IDEAS home Printed from https://ideas.repec.org/p/wpa/wuwpla/0510014.html
   My bibliography  Save this paper

Sheepskin Effects in the Returns to Education by Ethnic Group: Evidence from Northeastern Brazil

Author

Listed:
  • Jean-Louis Arcand

    (CERDI-CNRS, University of Auvergne & European Development Network)

  • Béatrice d'Hombres

    (CERDI-CNRS, University of Auvergne & University of Padua)

Abstract

The purpose of this paper is to examine inter-ethnic differences in the returns to education for the three main ethnic groups in the Metropolitan Region of Salvador (MRS), Bahia state, in Northeastern Brazil. Our results suggest that sheepskin effects take the traditional form of an additional return to the completion of a diploma for whites, whereas for blacks the additional return stems entirely from the sheepskin-like effect associated with admission to university. We show that it is possible to explain the observed pattern of inter-ethnic differences in the returns to education using a model of statistical discrimination that builds on the work of S. Lundberg and R. Startz and incorporates differences in the cost of acquiring an education that are usually associated with signaling models.

Suggested Citation

  • Jean-Louis Arcand & Béatrice d'Hombres, 2005. "Sheepskin Effects in the Returns to Education by Ethnic Group: Evidence from Northeastern Brazil," Labor and Demography 0510014, University Library of Munich, Germany.
  • Handle: RePEc:wpa:wuwpla:0510014
    Note: Type of Document - pdf; pages: 25
    as

    Download full text from publisher

    File URL: https://econwpa.ub.uni-muenchen.de/econ-wp/lab/papers/0510/0510014.pdf
    Download Restriction: no

    Other versions of this item:

    References listed on IDEAS

    as
    1. Lam, David & Schoeni, Robert F, 1993. "Effects of Family Background on Earnings and Returns to Schooling: Evidence from Brazil," Journal of Political Economy, University of Chicago Press, vol. 101(4), pages 710-740, August.
    2. Park, Jin Heum, 1999. "Estimation of sheepskin effects using the old and the new measures of educational attainment in the Current Population Survey," Economics Letters, Elsevier, vol. 62(2), pages 237-240, February.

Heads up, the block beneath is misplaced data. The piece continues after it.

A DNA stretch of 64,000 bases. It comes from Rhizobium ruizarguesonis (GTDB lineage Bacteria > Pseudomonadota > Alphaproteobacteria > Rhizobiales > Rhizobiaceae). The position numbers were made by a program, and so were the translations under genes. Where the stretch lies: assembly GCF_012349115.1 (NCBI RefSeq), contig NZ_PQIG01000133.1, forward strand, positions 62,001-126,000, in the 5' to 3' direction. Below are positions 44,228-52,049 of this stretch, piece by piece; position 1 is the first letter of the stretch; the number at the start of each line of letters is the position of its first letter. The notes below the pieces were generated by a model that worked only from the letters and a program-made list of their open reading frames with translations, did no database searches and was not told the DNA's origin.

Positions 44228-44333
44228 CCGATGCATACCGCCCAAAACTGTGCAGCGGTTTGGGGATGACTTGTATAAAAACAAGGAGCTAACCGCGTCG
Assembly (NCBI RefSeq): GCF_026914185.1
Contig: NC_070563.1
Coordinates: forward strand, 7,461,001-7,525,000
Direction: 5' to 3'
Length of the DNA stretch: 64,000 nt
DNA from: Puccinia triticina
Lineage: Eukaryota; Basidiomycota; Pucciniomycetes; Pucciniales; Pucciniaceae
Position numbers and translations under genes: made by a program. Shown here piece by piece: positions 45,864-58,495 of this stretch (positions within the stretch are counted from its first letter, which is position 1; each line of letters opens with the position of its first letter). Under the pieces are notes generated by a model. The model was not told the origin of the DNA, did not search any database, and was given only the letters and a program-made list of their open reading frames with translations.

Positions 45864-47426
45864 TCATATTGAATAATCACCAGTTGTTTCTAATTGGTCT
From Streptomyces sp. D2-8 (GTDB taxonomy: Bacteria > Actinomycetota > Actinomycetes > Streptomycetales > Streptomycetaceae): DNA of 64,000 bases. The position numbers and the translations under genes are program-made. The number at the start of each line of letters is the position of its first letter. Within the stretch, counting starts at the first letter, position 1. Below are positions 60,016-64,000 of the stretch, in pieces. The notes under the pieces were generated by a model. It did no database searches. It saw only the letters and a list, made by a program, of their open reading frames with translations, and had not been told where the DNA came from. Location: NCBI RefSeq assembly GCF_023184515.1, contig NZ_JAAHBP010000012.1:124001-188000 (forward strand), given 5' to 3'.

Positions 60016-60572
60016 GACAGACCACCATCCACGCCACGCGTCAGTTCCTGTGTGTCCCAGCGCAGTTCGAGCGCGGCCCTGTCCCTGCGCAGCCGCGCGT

3. Oettinger, Gerald S, 1996. "Statistical Discrimination and the Early Career Evolution of the Black-White Wage Gap," Journal of Labor Economics, University of Chicago Press, vol. 14(1), pages 52-78, January.
    4. Arkes, Jeremy, 1999. "What Do Educational Credentials Signal and Why Do Employers Value Credentials?," Economics of Education Review, Elsevier, vol. 18(1), pages 133-141, February.
    5. Lundberg, Shelly J & Startz, Richard, 1983. "Private Discrimination and Social Intervention in Competitive Labor Markets," American Economic Review, American Economic Association, vol. 73(3), pages 340-347, June.
    6. repec:fth:prinin:311 is not listed on IDEAS
    7. Belman, Dale & Heywood, John S, 1991. "Sheepskin Effects in the Returns to Education: An Examination on Women and Minorities," The Review of Economics and Statistics, MIT Press, vol. 73(4), pages 720-724, November.
    8. Jaeger, David A & Page, Marianne E, 1996. "Degrees Matter: New Evidence on Sheepskin Effects in the Returns to Education," The Review of Economics and Statistics, MIT Press, vol. 78(4), pages 733-740, November.
    9. Harry Anthony Patrinos, 1996. "Non-linearities in the returns to education: sheepskin effects or threshold levels of human capital?," Applied Economics Letters, Taylor & Francis Journals, vol. 3(3), pages 171-173.
    10. Arrow, Kenneth J., 1973. "Higher education as a filter," Journal of Public Economics, Elsevier, vol. 2(3), pages 193-216, July.
    11. Michael Spence, 1973. "Job Market Signaling," The Quarterly Journal of Economics, Oxford University Press, vol. 87(3), pages 355-374.
    Full references (including those not matched with items on IDEAS)

    More about this item

    Keywords

    Statistical Discrimination; Earnings; Brazil;

    JEL classification:

    • J71 - Labor and Demographic Economics - - Labor Discrimination - - - Hiring and Firing
    • J31 - Labor and Demographic Economics - - Wages, Compensation, and Labor Costs - - - Wage Level and Structure; Wage Differentials

    NEP fields

    This paper has been announced in the following NEP Reports:

    Statistics

    Access and download statistics

    Corrections

    All material on this site has been provided by the respective publishers and authors. You can help correct errors and omissions. When requesting a correction, please mention this item's handle: RePEc:wpa:wuwpla:0510014. See general information about how to correct material in RePEc.

    For technical questions regarding this item, or to correct its authors, title, abstract, bibliographic or download information, contact: (EconWPA). General contact details of provider: https://econwpa.ub.uni-muenchen.de .

    If you have authored this item and are not yet registered with RePEc, we encourage you to do it here. This allows to link your profile to this item. It also allows you to accept potential citations to this item that we are uncertain about.

    If CitEc recognized a reference but did not link an item in RePEc to it, you can help with this form .

    If you know of missing items citing this one, you can help us creating those links by adding the relevant references in the same way as above, for each refering item. If you are a registered author of this item, you may also want to check the "citations" tab in your RePEc Author Service profile, as there may be some citations waiting for confirmation.

    Please note that corrections may take a couple of weeks to filter through the various RePEc services.

    IDEAS is a RePEc service hosted by the Research Division of the Federal Reserve Bank of St. Louis . RePEc uses bibliographic data supplied by the respective publishers.